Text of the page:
Are Names Important?

Being part of a writing group has increased my interest in the importance of names and how they fit a character–or not. Irma or Jezebel? Caleb or Timothy?

When our son Paul was about six months old, his sister Elizabeth asked me a simple question that I’ve never been able to answer. Watching her baby brother as he gazed at us and attempted his best to communicate with sweet, inarticulate coos, she asked “Mama, why do people have names that look like their faces?”

I can’t remember what I told her. I mean, really, what is the answer? Some parents name their children after movie stars, famous athletes, and characters in books. Others stick with family names while still others resort to biblical names, perhaps hoping the child will have some attributes of Peter, James, or John. My paternal grandfather’s first name was Abram, and I’ve often wondered why his mother chose that name instead of Abraham, the name God later gave him, the name that means “father of many nations.” To my knowledge, no one before or since (in the family) bears the name Abram. So why?

Back to Elizabeth’s question, although I still don’t have a  definitive answer, I know that people and their names often fit. Not always, but often. It could be because they grow into their monikers after hearing stories of ancestors from parents or teasing from others about the uniqueness of names like Arcadia and Rowan or the ordinariness of Jane or John. Do people become plain Janes and honest Abes?

In a prior post, I mentioned another story I read in Racing Home, an anthology by award-winning North Carolina writers. After reading “Namesake,” a delightful story by Anne C. Barnhill, I’ve pondered the significance of one’s moniker. Edwina, the protagonist in the story, finds herself considering “the sounds in a name, the power you call up when you declare a thing.” Yes, I thought. That’s it exactly.

Comparing herself to others, “An Edwina couldn’t be as dramatic as that. An Edwina would be a spinster and all that word implies. Nothing could grow on an Edwina, except thoughts, barbed jealousies of all the Clarissas and Juliannas that swirled across the ballroom floor while Edwina stands over the punch bowl and feigns fascination with sherbet.”

Edwina, actually Edwina Jane, likes her name and decides she must refuse a marriage proposal from Jack. How could she marry a man who called her Edie? “Any man who could sway me the way he had, who could think of me as ‘Edie’—such a man was dangerous.”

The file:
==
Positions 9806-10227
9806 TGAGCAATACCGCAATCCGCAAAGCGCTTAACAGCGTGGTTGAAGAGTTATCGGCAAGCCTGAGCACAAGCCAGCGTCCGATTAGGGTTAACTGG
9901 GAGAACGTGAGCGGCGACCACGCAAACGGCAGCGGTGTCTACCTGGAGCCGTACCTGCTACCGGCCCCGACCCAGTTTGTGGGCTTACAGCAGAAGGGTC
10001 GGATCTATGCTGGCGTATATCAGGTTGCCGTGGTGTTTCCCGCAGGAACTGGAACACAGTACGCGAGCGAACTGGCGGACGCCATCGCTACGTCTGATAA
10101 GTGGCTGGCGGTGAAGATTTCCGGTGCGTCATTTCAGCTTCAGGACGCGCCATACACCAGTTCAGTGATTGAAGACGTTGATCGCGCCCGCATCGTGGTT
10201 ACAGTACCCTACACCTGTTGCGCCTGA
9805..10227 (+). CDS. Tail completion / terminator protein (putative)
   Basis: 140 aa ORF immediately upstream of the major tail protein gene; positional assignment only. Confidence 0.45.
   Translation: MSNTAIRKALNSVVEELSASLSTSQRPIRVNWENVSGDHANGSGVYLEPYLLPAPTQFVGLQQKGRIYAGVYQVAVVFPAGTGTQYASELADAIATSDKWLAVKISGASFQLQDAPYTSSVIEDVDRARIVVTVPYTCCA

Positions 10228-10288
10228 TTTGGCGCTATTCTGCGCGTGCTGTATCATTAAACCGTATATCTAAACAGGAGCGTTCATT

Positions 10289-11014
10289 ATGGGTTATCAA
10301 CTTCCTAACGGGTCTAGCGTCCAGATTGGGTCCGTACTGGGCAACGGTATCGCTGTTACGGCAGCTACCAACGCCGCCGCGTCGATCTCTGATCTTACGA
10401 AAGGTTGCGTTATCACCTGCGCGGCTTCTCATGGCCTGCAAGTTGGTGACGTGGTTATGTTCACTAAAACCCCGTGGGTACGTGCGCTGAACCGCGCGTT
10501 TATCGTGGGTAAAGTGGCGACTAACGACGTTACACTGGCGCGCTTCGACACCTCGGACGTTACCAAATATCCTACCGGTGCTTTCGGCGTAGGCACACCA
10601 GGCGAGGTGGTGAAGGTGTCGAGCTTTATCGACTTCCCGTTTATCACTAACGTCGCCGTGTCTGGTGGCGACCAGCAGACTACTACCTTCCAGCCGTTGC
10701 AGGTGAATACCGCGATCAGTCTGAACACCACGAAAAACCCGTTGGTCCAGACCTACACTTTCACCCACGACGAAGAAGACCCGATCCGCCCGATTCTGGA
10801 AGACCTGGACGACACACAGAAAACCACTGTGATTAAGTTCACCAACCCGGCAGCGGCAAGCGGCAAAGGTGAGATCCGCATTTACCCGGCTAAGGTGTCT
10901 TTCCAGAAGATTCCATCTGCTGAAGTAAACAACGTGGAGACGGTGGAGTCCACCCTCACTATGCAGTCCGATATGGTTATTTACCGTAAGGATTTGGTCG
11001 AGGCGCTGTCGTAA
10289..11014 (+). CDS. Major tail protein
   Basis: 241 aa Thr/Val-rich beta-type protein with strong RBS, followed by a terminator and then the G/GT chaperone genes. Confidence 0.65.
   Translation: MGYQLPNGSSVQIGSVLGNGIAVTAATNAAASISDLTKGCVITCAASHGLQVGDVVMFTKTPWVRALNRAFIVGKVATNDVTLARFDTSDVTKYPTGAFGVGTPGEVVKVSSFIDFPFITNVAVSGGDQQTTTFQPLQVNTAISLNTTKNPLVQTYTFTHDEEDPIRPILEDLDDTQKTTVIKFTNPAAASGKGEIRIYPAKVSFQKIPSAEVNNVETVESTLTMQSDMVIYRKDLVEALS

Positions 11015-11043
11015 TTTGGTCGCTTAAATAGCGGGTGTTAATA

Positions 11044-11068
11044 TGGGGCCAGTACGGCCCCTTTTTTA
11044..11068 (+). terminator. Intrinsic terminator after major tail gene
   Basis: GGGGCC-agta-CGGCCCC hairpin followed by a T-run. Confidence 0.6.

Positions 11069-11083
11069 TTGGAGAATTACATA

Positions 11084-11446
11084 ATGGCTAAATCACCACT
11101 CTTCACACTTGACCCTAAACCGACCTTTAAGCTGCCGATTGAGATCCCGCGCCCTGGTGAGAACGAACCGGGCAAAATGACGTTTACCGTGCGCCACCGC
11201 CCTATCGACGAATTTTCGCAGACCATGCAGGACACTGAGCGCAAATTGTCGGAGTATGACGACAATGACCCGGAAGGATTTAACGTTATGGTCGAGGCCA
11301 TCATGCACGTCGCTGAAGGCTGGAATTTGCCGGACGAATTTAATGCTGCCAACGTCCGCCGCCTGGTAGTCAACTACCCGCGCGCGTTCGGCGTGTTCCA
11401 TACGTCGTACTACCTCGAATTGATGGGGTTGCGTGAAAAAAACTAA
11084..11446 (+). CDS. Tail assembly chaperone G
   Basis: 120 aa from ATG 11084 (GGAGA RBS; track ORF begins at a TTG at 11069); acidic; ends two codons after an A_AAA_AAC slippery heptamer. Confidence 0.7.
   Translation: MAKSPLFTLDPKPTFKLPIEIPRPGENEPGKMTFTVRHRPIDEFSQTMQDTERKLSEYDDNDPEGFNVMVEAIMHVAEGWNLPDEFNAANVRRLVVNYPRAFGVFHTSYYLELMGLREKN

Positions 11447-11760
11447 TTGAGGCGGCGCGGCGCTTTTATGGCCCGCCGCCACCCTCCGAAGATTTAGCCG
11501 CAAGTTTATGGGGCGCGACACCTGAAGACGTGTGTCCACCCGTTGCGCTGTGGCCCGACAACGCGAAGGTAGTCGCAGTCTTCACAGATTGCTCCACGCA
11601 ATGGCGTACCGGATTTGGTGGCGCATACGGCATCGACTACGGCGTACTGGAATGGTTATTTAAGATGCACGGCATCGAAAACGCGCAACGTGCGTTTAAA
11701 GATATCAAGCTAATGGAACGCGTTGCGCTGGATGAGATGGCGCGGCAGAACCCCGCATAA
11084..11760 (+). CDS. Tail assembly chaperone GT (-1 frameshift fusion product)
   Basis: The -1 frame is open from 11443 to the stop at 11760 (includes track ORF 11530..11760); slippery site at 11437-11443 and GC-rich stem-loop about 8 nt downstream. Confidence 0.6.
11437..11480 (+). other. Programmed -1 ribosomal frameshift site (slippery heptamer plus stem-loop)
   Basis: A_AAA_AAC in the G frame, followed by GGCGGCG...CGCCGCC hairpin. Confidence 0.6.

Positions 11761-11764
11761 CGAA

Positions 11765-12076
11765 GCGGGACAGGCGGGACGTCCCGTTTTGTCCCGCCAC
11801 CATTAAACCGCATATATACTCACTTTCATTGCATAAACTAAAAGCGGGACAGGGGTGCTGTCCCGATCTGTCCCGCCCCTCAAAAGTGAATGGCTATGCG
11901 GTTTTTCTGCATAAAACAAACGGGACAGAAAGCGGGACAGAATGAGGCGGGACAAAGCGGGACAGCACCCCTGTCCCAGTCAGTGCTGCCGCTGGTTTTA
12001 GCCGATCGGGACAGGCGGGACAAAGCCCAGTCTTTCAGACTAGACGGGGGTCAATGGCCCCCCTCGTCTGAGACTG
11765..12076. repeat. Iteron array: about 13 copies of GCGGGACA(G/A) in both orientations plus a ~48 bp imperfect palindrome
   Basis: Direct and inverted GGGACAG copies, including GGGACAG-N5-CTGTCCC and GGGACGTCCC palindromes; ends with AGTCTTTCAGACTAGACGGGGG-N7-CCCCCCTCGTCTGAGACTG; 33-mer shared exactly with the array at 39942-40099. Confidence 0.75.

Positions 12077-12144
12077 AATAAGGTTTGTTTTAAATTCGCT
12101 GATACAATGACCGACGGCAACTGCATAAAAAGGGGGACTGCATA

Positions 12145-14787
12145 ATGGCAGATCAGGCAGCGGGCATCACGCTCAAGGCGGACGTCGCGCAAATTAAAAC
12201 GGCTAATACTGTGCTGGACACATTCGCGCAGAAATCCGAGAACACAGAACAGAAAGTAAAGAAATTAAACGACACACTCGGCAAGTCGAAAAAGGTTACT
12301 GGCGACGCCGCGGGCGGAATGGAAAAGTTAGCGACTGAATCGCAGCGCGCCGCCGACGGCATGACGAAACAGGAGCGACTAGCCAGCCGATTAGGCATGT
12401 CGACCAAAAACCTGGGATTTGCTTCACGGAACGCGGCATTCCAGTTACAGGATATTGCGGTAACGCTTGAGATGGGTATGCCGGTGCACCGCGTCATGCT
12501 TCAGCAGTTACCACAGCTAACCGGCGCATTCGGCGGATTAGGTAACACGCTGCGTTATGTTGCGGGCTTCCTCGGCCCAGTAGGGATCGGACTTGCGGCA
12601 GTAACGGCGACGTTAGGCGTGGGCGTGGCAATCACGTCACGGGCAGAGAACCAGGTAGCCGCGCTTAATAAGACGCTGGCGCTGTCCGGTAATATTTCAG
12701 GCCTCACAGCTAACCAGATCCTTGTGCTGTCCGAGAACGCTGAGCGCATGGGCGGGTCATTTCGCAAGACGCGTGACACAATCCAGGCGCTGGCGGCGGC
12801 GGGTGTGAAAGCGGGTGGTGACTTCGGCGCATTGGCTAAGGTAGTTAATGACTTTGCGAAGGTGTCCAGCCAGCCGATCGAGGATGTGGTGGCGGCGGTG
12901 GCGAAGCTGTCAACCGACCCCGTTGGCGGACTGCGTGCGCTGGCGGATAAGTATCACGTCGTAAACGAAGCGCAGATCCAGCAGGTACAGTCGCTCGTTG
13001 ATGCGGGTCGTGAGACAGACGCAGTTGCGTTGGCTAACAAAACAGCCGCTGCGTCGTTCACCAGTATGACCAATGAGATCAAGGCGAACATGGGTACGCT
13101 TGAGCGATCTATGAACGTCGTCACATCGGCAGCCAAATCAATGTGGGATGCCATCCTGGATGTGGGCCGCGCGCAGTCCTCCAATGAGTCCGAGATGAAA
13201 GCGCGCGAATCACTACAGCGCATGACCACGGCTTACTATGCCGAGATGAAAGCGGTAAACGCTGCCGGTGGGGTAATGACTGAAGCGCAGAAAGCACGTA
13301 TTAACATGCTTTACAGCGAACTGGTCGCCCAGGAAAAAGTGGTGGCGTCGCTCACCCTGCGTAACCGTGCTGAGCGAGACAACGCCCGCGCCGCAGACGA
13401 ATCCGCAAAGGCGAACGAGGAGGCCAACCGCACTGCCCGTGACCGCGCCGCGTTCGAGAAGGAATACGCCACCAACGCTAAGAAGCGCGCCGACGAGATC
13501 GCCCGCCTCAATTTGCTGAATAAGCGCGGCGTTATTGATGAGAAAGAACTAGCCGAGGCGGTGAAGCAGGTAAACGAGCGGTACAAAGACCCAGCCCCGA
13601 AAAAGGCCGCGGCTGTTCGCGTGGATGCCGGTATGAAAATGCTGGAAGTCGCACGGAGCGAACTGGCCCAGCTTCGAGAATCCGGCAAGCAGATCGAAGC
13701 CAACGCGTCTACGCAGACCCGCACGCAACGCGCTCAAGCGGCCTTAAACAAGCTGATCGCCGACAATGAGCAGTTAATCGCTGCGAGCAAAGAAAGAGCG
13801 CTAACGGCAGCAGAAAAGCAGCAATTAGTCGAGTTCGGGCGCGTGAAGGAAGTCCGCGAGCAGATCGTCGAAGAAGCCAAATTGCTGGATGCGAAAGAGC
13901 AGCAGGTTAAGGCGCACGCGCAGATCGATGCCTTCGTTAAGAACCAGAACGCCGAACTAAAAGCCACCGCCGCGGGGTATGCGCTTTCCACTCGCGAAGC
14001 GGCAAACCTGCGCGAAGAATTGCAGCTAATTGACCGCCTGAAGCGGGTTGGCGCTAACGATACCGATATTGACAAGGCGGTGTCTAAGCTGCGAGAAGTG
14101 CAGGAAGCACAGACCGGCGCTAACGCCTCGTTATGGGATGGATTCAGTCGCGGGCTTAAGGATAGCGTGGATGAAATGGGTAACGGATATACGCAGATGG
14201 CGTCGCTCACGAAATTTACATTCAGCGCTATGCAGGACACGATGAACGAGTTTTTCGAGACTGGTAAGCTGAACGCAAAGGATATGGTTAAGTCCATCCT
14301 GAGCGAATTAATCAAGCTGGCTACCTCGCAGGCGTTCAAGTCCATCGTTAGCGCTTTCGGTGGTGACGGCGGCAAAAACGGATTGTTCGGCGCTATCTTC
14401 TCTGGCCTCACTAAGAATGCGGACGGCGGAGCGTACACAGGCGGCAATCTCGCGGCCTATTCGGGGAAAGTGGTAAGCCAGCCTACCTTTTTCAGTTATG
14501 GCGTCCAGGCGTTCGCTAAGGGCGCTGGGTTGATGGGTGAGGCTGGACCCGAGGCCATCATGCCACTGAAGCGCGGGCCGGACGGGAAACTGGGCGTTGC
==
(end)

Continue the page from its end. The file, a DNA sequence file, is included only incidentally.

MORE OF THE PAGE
Poor Jack. For a time, Edwina had found him suitable company. In fact, upon first learning his name, “my heart pumped quickly. It was a fast name, one that promised advent true, maybe even danger. One bet and it was over—a single syllable you could spit out in anger or gasp in passion.”  But Jack’s last name was Applewhite, “a name as common as chicken feed.” Edwina’s was Carruthers.

Over the years, I’ve come to appreciate the time and attention and thought that goes into deciding on a character’s name. Merilee or Merdedith? Dorothy or Deidre? Brett or Brian? Does it really matter? Yes. At twelve, I began spelling my name with a “y” to combat the Plain Jane connotation. Jane became Jayne, and surprisingly neither of my parents objected although I had been named after two great grandmothers.

What’s in a name? Do they define us? Do we grow into them?



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Nothing Lasts

Lucky me. Because of a project I’ve been working on, I was forced to read several short stories in some literary journals. Okay, that’s not completely accurate. I looked at the journals to become more familiar with various style sets, fonts, and well, layouts in general. Before I realized it, I was reading the stories, thus prolonging my “education” and immensely adding to my enjoyment. Within fifteen minutes, plots and settings overtook margins and headings.

Time prohibits a discussion of every story I read, so after great deliberation, I’m spotlighting  wee bits of two. Both came from a North Carolina award winning anthology, Racing Home. Confession: while reading these stories, I realized that I might as well give up. I will never be able to write fiction like these fabulous writers. Still, I can admire the way they use words to conjure up emotions, tell universal truths, develop plots, and describe settings.

In one story, Getting What You Wish For by Kathryn Etters Lovatt, I found myself smackdab in the middle of an emergency waiting room with three people waiting to see Shelton—husband, brother-in-law, and uncle. Having been there, done that recently, I was amazed at how the writer was able to incorporate the sounds and images of such an experience. The three “sat like stones under the evening news, talking in spurts….They listened as the Coke machine on the far wall swallowed coins, listed to cups dropping, sometimes not dropping, the spray of drink in the cup or down the drain, sprinkles of ice.” Yes,I thought. That’s exactly how it is!

As they wait in the “black coffee hours of real night,” the three reminisce and tell stories, all wondering why no one has come to talk to them about the patient. Hours later, the doctor delivers some grim news, and the two sisters and teenaged Benny visit the patient who’s in a room on the fourth floor, the floor where there’s no waiting room. “Fourth floor was the nut ward, everybody in town knew that.”